HSE staff in high-risk areas required to receive flu vaccine this year
Unions signal they will not co-operate with new proposals
The Health Service Executive has said that health workers in high-risk areas, including those dealing with cancer and transplant patients, pregnant women and infants or those in intensive care, will be required to get the flu vaccine this winter.
Those staff who cannot for medical reasons receive the vaccine or who decline should wear asurgical/procedural masks while providing care or be re-deployed elsewhere.
Trade unions have signalled that they will not co-operate with the new HSE proposals.
The row centres on what unions see as unilateral moves by the HSE to put in place a new system regarding vaccination of healthcare workers. Unions contend that there is no agreement on this new HSE policy and that it has significant industrial relations and other implications.
The HSE said on Wednesday that staff working in high-risk areas will have to receive the flu vaccine, noting that under “mandatory risk assessment proposals, healthcare worker positions will be categorised by HSE line managers as either Category A, Category A high risk or Category B”.
The vaccine would be provided free to workers in these categories. The HSE has said it is “highly recommended” for all healthcare workers to receive the flu vaccine, and that “it is required for those in Category A high-risk positions (including healthcare workers, students, contractors, and other clinical personnel) to receive the vaccine and provide evidence of having done so by October 30th”.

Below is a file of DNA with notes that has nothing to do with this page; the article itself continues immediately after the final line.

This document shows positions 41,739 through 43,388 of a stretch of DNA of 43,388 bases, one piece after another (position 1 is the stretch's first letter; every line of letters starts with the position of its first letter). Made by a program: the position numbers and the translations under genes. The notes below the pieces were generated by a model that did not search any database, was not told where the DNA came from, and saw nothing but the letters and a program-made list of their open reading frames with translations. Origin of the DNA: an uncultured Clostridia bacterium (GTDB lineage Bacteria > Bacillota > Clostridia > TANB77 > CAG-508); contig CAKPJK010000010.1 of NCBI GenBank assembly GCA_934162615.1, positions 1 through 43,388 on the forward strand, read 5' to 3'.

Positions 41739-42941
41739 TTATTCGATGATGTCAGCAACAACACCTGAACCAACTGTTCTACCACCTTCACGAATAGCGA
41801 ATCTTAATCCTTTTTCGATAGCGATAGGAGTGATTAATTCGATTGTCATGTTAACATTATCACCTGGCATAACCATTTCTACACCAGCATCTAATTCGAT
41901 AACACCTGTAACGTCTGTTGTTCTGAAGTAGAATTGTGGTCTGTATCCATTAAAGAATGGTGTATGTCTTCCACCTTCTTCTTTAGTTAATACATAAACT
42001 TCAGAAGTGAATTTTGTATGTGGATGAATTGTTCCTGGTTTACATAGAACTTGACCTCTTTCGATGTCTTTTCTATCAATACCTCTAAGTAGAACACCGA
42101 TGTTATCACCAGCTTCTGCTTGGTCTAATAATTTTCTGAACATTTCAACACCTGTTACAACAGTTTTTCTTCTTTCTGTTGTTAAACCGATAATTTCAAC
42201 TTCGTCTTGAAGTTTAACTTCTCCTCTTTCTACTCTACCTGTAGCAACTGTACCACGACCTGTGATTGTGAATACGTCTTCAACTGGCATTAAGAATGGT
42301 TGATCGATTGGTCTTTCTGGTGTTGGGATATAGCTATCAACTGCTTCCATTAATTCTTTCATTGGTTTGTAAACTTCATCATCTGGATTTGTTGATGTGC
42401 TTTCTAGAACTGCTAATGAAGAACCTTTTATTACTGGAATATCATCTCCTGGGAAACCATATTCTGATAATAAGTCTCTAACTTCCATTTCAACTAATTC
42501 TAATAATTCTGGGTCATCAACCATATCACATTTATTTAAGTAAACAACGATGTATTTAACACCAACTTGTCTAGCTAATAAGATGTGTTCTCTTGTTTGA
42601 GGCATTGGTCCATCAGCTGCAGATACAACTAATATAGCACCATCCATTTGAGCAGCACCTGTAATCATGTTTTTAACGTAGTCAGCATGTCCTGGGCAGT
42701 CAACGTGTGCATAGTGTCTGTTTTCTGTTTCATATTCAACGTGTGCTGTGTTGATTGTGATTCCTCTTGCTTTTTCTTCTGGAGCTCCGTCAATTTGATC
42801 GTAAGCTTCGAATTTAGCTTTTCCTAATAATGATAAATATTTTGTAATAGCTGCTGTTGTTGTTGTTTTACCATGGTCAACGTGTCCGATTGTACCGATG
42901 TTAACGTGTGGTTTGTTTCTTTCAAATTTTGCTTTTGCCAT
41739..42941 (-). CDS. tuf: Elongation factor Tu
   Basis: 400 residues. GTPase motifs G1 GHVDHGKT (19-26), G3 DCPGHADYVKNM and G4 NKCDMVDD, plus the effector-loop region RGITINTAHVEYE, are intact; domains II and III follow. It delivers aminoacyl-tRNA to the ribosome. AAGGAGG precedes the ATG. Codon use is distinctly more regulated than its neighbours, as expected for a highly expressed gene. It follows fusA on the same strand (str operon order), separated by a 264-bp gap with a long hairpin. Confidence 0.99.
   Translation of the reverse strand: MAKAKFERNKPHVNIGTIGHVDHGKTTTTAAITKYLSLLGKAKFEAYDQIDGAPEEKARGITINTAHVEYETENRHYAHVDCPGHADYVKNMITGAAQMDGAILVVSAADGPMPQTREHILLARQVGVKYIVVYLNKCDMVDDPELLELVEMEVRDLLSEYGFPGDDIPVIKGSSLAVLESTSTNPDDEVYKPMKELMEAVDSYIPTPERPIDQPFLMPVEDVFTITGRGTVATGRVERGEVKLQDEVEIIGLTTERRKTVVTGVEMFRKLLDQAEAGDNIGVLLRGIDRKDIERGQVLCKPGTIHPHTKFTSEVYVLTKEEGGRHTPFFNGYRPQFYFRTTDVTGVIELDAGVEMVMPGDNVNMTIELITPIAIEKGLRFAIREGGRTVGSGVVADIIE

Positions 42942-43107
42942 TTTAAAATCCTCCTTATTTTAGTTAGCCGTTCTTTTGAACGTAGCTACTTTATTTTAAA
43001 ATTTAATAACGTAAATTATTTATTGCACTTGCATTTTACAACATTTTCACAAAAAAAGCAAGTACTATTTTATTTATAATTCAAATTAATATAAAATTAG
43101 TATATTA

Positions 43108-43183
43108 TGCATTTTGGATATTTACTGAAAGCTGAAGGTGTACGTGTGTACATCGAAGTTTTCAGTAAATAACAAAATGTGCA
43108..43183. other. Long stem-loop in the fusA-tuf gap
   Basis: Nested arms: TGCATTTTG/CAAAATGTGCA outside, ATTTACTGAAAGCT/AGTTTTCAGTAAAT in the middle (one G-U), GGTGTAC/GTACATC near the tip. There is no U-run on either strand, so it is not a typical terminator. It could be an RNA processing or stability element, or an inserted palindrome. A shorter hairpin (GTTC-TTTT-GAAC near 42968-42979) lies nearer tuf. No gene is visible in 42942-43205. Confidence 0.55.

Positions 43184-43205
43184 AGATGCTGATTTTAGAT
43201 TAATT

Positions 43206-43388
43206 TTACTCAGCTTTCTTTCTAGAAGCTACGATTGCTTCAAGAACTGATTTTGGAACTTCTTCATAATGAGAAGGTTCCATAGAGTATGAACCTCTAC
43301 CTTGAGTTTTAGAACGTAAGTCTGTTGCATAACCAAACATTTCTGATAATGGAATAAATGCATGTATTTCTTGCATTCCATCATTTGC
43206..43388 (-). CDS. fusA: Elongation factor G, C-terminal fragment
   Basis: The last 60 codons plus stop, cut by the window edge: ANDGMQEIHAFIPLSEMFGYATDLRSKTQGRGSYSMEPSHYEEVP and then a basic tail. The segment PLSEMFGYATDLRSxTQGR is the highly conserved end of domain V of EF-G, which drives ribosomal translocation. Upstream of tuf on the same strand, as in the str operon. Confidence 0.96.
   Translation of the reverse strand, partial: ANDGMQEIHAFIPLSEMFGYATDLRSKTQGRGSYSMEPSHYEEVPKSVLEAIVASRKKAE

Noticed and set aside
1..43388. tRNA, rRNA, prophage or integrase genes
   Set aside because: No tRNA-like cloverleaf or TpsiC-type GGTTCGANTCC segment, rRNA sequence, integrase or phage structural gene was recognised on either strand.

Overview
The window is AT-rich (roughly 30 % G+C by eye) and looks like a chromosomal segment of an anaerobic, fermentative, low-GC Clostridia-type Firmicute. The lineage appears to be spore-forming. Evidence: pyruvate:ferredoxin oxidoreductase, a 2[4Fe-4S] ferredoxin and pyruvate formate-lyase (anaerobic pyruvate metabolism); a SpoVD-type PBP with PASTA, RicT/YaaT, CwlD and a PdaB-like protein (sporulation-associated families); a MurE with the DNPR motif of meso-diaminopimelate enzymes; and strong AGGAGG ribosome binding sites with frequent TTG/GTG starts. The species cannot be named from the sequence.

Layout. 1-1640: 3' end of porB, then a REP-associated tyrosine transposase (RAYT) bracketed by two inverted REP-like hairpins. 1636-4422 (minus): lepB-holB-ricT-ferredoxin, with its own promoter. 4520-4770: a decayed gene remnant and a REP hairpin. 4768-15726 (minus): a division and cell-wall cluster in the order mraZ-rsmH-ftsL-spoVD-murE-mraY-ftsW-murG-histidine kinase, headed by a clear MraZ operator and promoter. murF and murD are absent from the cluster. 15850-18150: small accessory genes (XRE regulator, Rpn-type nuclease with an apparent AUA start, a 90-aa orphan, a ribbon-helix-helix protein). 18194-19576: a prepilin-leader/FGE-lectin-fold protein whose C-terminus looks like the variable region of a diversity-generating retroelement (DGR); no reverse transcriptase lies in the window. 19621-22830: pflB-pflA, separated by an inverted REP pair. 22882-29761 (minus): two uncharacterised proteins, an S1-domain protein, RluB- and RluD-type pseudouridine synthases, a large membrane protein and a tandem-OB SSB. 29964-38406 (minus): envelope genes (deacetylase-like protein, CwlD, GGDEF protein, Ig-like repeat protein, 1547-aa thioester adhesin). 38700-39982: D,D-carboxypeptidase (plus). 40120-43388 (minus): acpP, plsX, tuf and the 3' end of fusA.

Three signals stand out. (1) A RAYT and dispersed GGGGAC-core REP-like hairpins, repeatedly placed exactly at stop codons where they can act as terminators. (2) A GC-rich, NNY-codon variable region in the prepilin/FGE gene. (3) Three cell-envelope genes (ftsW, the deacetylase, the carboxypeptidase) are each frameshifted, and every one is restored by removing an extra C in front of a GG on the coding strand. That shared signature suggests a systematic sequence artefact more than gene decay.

The HSE said in response to queries from The Irish Times that “individual consent to an assessment and, where appropriate, screening and vaccination processes must be obtained”.
Those in Category A high-risk positions that are unable to receive the influenza vaccine for medical reasons must provide evidence from their doctor or treating specialist. “These workers must wear a surgical/procedural mask while providing patient care in high risk clinical areas at all times or be redeployed to a non-high risk clinical area.”
The HSE plan identifies Category A high-risk areas as: antenatal, perinatal, and post-natal areas including labour wards and antenatal outreach programmes; neonatal intensive care and special care units; any home visiting health service provided to neonates; paediatric intensive care units; transplant and oncology wards; intensive care units; residential aged care facilities and emergency department staff.
The HSE said the upcoming flu season will significantly increase the burden on the healthcare system in addition to that presented by the Covid-19 pandemic.
“Patients in healthcare facilities may be at an increased risk of severe influenza infection, due to their age, underlying medical conditions, or immunocompromised status.
“High rates of influenza vaccination in healthcare workers may mitigate the risk of nosocomial (originating or taking place in a hospital) transmission of influenza.
Explaining the move the HSE said, “It is likely that the introduction of a mandatory risk assessment policy for healthcare workers under existing health and safety legislation requiring vaccination for infectious diseases including influenza would improve the uptake of the influenza vaccination among frontline healthcare workers.”
Health service trade unions have objected to the HSE proposals. They maintained that the HSE had agreed to consider concerns raised about the move as part of a re-drafted document. However they said that no re-worked document was provided and that the HSE had gone ahead and issued the new policy last week.
Trade unions said in a letter to the HSE earlier this week that the move required engagement between them and the HSE and that they had “no choice but to advise our line manager members not to conduct any risk assessments associated with the flu vaccine for health care workers ”.